Lifer

Lifer by Beck Nicholas Read Free Book Online

Book: Lifer by Beck Nicholas Read Free Book Online
Authors: Beck Nicholas
Tags: Science-Fiction, Young Adult, teen, Dystopian, space
as a child. “I’m so excited,” she says in a breathy voice. “I just know you’ll love it.”
    With Lady’s hand tugging my arm, I stumble alongside her through a door and into a little hallway. Three identical doors lead off it. She steers us through the middle one. A strange mixture of fear and excitement pounds just behind my eyes. I don’t dare blink in case I miss something.
    This is my chance to get inside knowledge on the layout of their quarters. Selfishly, I want to know about the surprise too.
    I try to keep my bearings in relation to the level below. We turn into another small hallway. Here, there are three doors again, but these are not identical. The surface of the one furthest left is freshly painted. It’s the same bright yellow as the entry room.
    Her hand reaches out. Her pudgy fingers close around the silver handle. I hold my breath as her knuckles whiten on the handle and she begins turning.
    Then she freezes and her head twitches like she’s shaking an annoying bug off her face. Her hand drops to her side, and she steps away. “Afternoon tea first, don’t you think?”
    “Afternoon tea?” I repeat dumbly, following behind. I glance back over my shoulder at the mysterious door. If I was curious before, I’m now desperate to know what’s behind it, but I have no choice but to follow Lady, for this is my role.
    “Yes. That would be lovely.” She returns to the first hallway. “You don’t mind having it in the kitchen do you?” she asks over her plump shoulder.
    “No.”
    Maybe I was too quick to be glad Davyd left. Nerves settle in my belly. If I do the wrong thing while serving her tea, I will be sent away and lose this opportunity.
    But when we enter the kitchen she gestures for me to take a place at the intimate real wood table. I hesitate. Lifers do not sit for afternoon tea. Certainly not with Fishies.
    Nobody seems to have told Lady that.
    “Sit.”
    I obey. The muted color of the walls echoes the browns from the outer hallway. A framed picture of an Earth sunset claims pride of place on the wall. Everything is clean, fresh and warm. No scratches on anything, no stains, no arguments drifting from other families sharing too small a space. This is what I imagined when I pictured Samuai’s life away from me.
    Lady places a covered tray in the center of the table on a white cloth and lifts the lid. Inside is a perfectly round cake. My mouth waters and my stomach growls in a most uncivilized manner. Fluffy white icing tops a pale yellow sponge. I’ve seen such items being prepared in the Lifer’s kitchen for those on the upper levels but never had the chance to taste. Our food is plain, filling fare. All the better for hard work.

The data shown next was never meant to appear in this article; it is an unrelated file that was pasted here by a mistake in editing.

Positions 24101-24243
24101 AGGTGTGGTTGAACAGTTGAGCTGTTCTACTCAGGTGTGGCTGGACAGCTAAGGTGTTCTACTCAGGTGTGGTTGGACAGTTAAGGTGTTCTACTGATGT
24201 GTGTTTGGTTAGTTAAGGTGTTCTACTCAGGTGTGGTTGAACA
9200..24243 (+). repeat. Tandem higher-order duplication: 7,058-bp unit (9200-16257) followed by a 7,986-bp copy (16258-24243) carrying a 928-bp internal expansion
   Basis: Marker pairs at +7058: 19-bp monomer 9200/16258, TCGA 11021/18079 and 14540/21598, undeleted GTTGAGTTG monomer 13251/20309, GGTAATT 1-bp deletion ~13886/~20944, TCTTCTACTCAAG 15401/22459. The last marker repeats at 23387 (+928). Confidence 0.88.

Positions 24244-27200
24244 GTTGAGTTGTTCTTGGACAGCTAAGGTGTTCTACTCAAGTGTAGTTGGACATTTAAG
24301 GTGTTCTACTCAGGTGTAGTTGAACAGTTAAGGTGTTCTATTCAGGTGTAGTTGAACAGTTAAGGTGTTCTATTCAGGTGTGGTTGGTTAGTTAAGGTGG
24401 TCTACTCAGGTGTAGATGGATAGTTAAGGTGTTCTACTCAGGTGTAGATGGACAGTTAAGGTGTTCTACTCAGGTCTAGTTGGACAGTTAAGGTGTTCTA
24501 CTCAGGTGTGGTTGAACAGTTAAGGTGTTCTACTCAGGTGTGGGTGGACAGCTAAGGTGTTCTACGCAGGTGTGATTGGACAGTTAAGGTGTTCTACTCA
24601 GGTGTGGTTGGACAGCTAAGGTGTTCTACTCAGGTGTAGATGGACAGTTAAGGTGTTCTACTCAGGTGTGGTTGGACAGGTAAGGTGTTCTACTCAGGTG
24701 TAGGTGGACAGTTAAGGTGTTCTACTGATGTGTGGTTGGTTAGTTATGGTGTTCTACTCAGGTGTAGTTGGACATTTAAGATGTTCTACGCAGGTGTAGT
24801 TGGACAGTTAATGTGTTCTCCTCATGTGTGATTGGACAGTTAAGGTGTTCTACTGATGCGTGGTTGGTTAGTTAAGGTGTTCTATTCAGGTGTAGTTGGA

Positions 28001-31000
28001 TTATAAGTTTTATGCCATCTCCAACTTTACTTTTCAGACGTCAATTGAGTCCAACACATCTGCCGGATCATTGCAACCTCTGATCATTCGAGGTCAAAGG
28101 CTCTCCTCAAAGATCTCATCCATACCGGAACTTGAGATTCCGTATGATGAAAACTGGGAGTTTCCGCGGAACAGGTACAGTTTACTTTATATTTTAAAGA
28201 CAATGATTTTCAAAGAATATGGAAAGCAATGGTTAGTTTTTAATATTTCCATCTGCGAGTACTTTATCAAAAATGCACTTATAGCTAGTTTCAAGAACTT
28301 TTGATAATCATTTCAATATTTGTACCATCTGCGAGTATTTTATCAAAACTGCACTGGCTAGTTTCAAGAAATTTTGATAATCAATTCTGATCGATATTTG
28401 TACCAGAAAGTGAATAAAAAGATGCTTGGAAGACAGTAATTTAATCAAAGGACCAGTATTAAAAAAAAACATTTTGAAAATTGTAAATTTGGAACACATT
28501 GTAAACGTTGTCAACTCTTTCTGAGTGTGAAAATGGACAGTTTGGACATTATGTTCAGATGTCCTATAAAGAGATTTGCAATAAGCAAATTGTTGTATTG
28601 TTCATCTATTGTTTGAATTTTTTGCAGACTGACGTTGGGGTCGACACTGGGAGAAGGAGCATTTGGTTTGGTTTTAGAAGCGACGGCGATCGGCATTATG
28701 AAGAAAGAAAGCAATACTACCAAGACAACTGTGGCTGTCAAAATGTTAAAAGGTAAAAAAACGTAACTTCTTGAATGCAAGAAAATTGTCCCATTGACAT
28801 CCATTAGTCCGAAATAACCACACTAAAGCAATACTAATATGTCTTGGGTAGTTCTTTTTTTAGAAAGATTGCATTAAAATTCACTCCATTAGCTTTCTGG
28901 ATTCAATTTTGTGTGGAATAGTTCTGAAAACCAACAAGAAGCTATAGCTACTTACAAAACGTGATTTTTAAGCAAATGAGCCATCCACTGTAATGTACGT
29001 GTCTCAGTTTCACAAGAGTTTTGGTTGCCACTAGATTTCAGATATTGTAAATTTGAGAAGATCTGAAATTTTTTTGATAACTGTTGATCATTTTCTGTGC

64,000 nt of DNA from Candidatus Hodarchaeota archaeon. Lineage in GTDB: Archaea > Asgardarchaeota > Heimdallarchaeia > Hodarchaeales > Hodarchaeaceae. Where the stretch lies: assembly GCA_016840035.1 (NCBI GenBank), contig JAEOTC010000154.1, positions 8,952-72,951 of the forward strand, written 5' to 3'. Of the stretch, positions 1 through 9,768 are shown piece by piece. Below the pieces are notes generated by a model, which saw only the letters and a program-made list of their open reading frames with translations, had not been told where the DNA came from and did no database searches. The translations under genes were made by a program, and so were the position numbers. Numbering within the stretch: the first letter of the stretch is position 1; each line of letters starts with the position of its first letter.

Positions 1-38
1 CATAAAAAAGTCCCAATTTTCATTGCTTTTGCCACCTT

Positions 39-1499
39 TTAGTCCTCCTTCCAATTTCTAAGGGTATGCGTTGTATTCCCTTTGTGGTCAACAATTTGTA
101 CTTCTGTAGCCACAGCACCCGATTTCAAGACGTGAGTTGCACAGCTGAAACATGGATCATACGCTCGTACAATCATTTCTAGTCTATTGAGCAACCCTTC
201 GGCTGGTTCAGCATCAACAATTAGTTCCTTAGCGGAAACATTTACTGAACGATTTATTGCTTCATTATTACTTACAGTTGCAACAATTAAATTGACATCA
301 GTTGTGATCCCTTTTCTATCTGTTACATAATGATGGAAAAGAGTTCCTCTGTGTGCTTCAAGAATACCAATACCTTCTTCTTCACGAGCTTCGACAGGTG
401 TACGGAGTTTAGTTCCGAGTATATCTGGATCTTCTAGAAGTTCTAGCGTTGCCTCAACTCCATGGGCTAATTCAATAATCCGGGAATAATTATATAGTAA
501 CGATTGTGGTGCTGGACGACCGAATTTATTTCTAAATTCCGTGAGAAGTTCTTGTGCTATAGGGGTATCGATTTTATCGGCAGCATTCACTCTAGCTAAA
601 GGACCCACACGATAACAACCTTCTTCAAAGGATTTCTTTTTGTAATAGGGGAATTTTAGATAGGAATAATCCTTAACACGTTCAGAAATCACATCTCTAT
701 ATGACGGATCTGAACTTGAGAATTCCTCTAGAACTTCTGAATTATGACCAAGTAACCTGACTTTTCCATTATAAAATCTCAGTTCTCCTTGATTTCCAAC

“Would you like some cake?” Lady asks.
    I can hardly say no, but I’m not sure whether I should.
    She smiles and takes the decision out of my hands, cutting us each a small piece. “Enjoy,” she says. She speaks like we’re friends. Equals.
    “Thank you.”
    The way my stomach is churning, I’m more likely to chuck the cake back up than enjoy it. I use the small fork provided and break off a portion. With her watching me, I place it between my lips and the whole thing dissolves in my mouth with a burst of sweetness. “It’s amazing.”
    Lady’s brown eyes twinkle. “You know,” she begins conversationally as she stands and fills a small pot with boiling water from the tap over the sink. “You look just like your mother.”
    The next bite of cake turns to sand in my mouth. I cough, sending small crumbs flying into the small cloth I grab off the table. I mop up the mess and meet her gaze, trying to act like I didn’t just choke.
    I do look like Mother. I’ve heard it said before, but I didn’t expect a Fishie to have noticed. I didn’t think she’d know who my mother is and I nearly ask, before remembering Davyd’s warning. I have too many reasons not to talk about Mother here.
    Lady doesn’t seem to expect a reply, sitting again and

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